There is a book out there called The Everything Store: Jeff Bezos and the Age of Amazon ---------- its worth the read even though its terribly dated now.

Last edited by kopek; 01-12-2020 at 03:41 PM.
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Old 01-12-2020, 07:29 PM
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One of these Amazon facilities moved to 3 miles from my house a few years ago. I can't actually tell the difference. Haven't been studying real estate prices, tho.
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Old 01-13-2020, 03:53 AM
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Many Amazon workers are paid so little they qualify for Food Stamps.
They won't be able to buy a house on that income! So not much effect on the housing market.
Remember that their lowest FT salary is $15/hour, over $30k a year. That's not typically food stamp money, in my experience.

The Amazon site here is in an industrial area, clearly chosen because it's within a half mile of a FedEx, UPS, and USPS processing center, as well as another distribution center. There are some houses scattered around, but they're farmhouses that pre-date all the industrial stuff, where the original owners sold all the land surrounding the house but chose to stay where they were, noise, traffic and all.
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Old 01-13-2020, 04:00 AM
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Remember that their lowest FT salary is $15/hour, over $30k a year. That's not typically food stamp money, in my experience.
You're falling for a most typical lie.

"FT salary" -- meaning full-time salary. But by far most of their workers are NOT full-rime, they are only hourly part-time. Which also means they don't get benefits lik health plans, sick leave, vacation, etc.
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Old 01-13-2020, 07:17 AM
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with the unemployment rate so low can they really find people who only want to work part time? Pretty sure that would be a problem here.
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Old 01-13-2020, 07:27 AM
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with the unemployment rate so low can they really find people who only want to work part time? Pretty sure that would be a problem here.
One of the oddities of the current cycle is that workers' salaries are not rising due to the low employment rate. A lot of people are still stuck working 2 or more part time jobs.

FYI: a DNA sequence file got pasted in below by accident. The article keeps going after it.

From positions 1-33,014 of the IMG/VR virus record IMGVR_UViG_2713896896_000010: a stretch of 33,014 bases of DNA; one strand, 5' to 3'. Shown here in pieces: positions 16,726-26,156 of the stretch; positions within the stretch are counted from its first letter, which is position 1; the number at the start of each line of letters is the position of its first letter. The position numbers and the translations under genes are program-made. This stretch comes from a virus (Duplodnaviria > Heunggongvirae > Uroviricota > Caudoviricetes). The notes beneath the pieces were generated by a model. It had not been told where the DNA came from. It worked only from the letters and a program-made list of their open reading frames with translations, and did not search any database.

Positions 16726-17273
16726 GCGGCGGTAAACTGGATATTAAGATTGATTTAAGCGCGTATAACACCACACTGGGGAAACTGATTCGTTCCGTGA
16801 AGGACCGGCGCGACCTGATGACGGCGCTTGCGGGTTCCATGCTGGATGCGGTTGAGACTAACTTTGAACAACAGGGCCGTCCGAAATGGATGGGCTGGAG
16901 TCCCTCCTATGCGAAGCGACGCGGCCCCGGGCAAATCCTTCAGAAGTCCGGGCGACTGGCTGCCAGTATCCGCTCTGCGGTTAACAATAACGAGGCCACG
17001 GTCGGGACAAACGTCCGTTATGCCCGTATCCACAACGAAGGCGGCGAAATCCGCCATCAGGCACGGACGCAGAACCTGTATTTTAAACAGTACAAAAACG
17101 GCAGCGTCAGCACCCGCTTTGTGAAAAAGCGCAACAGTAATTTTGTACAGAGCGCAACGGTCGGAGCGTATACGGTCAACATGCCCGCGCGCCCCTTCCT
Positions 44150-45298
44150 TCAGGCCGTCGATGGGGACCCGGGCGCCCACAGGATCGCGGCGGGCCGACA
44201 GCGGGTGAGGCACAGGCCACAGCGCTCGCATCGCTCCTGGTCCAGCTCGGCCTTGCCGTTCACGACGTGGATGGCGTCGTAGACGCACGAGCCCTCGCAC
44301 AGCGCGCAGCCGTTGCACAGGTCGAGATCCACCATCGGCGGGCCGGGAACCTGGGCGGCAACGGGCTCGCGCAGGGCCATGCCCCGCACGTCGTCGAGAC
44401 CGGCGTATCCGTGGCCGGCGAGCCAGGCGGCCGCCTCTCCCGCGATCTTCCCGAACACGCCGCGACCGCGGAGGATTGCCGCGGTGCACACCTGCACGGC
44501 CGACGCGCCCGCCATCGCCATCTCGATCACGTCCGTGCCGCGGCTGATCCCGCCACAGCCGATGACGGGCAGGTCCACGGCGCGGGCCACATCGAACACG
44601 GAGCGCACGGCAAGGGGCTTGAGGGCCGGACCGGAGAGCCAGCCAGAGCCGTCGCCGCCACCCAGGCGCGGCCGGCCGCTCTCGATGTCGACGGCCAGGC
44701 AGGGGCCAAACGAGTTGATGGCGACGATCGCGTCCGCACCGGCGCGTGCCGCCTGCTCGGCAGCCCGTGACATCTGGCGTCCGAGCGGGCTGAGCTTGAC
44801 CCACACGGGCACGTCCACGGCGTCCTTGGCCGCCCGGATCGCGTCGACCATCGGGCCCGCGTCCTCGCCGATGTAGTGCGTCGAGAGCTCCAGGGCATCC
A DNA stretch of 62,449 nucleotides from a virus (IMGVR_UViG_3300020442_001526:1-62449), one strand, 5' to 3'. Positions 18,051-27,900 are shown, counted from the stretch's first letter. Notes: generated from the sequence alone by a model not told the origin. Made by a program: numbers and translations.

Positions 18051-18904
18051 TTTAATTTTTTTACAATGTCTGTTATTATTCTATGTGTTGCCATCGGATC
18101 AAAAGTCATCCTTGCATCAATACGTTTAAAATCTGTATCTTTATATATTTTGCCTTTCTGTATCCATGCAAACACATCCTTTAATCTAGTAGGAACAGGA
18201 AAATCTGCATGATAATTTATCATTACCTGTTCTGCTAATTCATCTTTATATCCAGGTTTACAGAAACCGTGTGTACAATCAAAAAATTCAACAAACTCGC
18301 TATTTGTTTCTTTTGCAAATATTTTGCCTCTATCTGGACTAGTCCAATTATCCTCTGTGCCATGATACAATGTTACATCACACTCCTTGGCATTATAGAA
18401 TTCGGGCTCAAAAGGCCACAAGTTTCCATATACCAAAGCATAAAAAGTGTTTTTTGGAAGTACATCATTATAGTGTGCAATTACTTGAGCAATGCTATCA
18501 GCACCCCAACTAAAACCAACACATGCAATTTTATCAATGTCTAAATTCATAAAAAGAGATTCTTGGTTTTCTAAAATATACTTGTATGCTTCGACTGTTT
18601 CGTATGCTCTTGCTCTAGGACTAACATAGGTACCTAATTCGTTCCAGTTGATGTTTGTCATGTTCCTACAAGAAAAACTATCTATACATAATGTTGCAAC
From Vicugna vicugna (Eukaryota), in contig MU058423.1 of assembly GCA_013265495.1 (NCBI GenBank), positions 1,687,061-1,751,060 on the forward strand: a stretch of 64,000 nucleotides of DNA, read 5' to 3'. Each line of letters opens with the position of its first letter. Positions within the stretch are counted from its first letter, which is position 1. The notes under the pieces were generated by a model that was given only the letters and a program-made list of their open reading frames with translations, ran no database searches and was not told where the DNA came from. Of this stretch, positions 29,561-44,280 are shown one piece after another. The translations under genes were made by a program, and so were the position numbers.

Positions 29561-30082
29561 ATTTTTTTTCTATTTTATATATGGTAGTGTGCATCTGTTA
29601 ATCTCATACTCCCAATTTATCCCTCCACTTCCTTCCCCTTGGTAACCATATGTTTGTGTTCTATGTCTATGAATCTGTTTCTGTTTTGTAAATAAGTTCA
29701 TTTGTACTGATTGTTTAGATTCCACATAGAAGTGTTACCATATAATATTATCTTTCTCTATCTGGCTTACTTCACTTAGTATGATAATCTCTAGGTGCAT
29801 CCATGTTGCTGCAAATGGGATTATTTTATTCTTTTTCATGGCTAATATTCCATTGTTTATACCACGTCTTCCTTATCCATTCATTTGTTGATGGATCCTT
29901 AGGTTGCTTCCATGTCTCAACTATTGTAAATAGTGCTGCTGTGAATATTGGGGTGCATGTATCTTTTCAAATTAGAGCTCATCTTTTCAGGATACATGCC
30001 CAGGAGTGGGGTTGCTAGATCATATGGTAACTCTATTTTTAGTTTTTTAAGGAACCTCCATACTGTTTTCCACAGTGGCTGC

It's not just Amazon.
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Old 01-13-2020, 08:16 AM
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with the unemployment rate so low can they really find people who only want to work part time? Pretty sure that would be a problem here.
Most of the people who currently work part time are doing so because they aren't in the market for full time work.
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Old 01-13-2020, 10:42 AM
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One of the oddities of the current cycle is that workers' salaries are not rising due to the low employment rate. A lot of people are still stuck working 2 or more part time jobs.

It's not just Amazon.
The rate of multiple jobholders is historically low, although BLS has only been tracking it since the mid-90s. It doesn't fluctuate much, good economy or bad. The minority (~25%) are working multiple part-time jobs.

(Real) household, family, and personal income are all higher today than they've ever been.
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Old 01-13-2020, 12:12 PM
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I've been to over thirty Amazon DCs - I work for one of the outfits that does the automation inside. None that I can remember are anywhere near homes.
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Old 01-13-2020, 02:14 PM
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I've been to over thirty Amazon DCs - I work for one of the outfits that does the automation inside. None that I can remember are anywhere near homes.
Do you work for Dematic?
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Old 01-13-2020, 02:24 PM
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with the unemployment rate so low can they really find people who only want to work part time? Pretty sure that would be a problem here.